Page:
The installation of PIEQF involved excavating 150 cubic tons of earth and installing a re-engineered, hydraulically-actuated earthquake ‘shake table’ in a crudely landscaped 8ft x 30ft x 50ft trench. Custom software triggered the shake table into life by reflecting all seismic events, from magnitude 0.1 Mw and above, which occurred throughout the state of California during the 91-day period of the intervention. The conceptual premise behind this was to bring all California seismic events to the surface of the earth, and to a hypothetical epicenter at the centre of the shake table.

Vertical displacement sensors (geophones) were installed in the landscape of PIEQF to enable visitors to interactively engage with the installation, becoming seismic events themselves by jumping and stomping. When near-realtime seismic events were reported via the USGS network, the P-Wave (horizontal) motion of the earthquake shake table was actuated under full power. This movement created a feedback loop with the sensors buried within the site, resulting in S-Wave (vertical) actuation and displacement of the shake table. Magnitude determined duration, and the larger the magnitude of reported seismic event, the longer the shake table would function.

Attached to the shake table, an array of steel rods kinetically resonated during the operational hours of the installation. The perpetual asymmetric and irregular oscillations of these rods were constant, and the mechanical vibration never static. Their kinetic, seismic articulation resonated constantly, representing the frequency of seismic energy physically travelling through and over the surface of the earth. Throughout the 91-day duration of the PIEQF installation, it was triggered by approximately 4000-4500 California-only seismic events.(9)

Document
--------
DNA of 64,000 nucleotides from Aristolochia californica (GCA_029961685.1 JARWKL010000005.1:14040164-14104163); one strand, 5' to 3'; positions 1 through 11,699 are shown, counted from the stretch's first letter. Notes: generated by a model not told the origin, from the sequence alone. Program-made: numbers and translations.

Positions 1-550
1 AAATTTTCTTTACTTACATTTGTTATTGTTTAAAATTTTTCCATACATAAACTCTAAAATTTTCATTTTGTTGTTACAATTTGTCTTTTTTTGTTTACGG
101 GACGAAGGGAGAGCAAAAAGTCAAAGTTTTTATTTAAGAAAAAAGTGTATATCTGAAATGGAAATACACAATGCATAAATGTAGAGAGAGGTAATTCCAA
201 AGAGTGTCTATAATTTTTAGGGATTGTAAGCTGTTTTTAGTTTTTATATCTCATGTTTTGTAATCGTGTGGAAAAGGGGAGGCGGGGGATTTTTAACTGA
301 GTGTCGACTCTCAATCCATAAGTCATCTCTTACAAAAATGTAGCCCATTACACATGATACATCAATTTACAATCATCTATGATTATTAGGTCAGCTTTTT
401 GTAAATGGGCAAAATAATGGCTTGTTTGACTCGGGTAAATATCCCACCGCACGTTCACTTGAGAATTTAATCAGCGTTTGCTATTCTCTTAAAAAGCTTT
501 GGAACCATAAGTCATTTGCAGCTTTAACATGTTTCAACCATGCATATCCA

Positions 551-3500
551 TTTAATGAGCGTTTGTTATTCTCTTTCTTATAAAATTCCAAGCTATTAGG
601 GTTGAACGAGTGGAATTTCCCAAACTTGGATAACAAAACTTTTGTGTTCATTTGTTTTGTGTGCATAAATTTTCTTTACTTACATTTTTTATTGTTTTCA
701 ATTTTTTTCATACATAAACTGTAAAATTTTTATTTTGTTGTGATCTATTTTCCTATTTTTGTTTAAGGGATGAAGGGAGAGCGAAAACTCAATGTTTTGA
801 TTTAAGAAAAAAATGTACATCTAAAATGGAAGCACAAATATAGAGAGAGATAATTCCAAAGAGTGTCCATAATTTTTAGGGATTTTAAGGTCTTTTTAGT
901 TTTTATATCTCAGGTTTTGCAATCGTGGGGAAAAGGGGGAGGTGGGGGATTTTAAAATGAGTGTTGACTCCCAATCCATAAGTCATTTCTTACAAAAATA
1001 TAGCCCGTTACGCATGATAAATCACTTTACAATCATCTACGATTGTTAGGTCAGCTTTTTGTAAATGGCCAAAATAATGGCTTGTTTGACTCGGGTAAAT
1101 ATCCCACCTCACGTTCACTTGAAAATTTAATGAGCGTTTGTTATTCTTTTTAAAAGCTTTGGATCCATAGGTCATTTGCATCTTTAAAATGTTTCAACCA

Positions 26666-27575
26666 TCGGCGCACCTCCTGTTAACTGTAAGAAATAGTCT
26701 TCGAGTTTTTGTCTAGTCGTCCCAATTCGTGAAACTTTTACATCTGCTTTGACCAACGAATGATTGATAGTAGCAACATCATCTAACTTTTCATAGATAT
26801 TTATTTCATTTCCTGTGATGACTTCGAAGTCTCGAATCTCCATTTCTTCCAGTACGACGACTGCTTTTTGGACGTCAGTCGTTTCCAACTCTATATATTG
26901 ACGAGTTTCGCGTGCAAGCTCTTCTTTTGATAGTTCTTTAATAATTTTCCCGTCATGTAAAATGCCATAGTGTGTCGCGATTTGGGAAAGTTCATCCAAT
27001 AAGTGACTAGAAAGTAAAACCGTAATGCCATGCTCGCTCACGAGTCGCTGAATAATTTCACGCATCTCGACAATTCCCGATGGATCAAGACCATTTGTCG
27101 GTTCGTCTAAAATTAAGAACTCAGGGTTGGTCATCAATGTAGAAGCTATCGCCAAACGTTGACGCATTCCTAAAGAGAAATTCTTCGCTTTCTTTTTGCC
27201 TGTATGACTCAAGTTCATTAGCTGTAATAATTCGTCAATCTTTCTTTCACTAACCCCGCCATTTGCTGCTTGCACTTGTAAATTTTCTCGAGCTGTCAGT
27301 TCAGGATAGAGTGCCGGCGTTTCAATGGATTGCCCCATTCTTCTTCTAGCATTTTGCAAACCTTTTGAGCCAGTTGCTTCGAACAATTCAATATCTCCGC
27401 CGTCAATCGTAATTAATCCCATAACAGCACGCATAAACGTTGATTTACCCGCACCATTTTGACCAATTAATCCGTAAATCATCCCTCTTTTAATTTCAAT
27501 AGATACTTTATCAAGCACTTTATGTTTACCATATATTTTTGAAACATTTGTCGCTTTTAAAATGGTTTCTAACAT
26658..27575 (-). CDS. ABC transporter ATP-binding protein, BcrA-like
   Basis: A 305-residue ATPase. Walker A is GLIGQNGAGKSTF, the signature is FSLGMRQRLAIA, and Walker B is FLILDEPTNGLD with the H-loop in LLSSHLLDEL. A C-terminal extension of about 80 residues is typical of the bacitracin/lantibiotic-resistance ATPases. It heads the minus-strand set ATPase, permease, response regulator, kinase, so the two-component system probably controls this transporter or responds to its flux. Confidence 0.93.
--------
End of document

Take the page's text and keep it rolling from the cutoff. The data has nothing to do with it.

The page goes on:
Computational algorithmic control of multiple networked connections by means of data interpretation is where the art-sciences are at today. It is a creative necessity to represent the interconnectivity of information and the true nature of data. Physically responsive manufactured environments, kinetically engineered architecture, auditory landscapes, lighting system connectivity and water flow control design, all reflecting ecological and geological conditions, are at the frontier of contemporary expression and social interaction. Artistic research exploring this area by creating new modes of representation using seismic data can be seen as a Trojan horse leading the way.

D.V. Rogers
An Australian-based New Zealander, D.V. Rogers is an installation-focused, performance artist/engineer working between the fields of geophysics, conceptual cultural theory, activism, performance, systems engineering, and social commentary. Rogers is currently artist-in-residence at the AlloSphere Research Facility, UC Santa Barbara collaborating with computer scientists, musicians and geophysicists developing Inner Earth Interpreter. This research can be viewed at



(1) USGS Earthquake Facts and Statistics

(2) Bruce Bolt and Atomic Testing in Australia

(3) Commission for the Nuclear-Test-Ban Treaty Organization

(4) USGS – Requirement for an Advanced National Seismic System

(5) The Spectacle of Seismicity: Making Art from Earthquake – Ella Mudie

(6) Mori: An Internet-Based Earthwork

(7) The Parkfield, California, Earthquake Experiment

(8) Monumental Land Art of the United States

(9) Parkfield Interventional EQ Fieldwork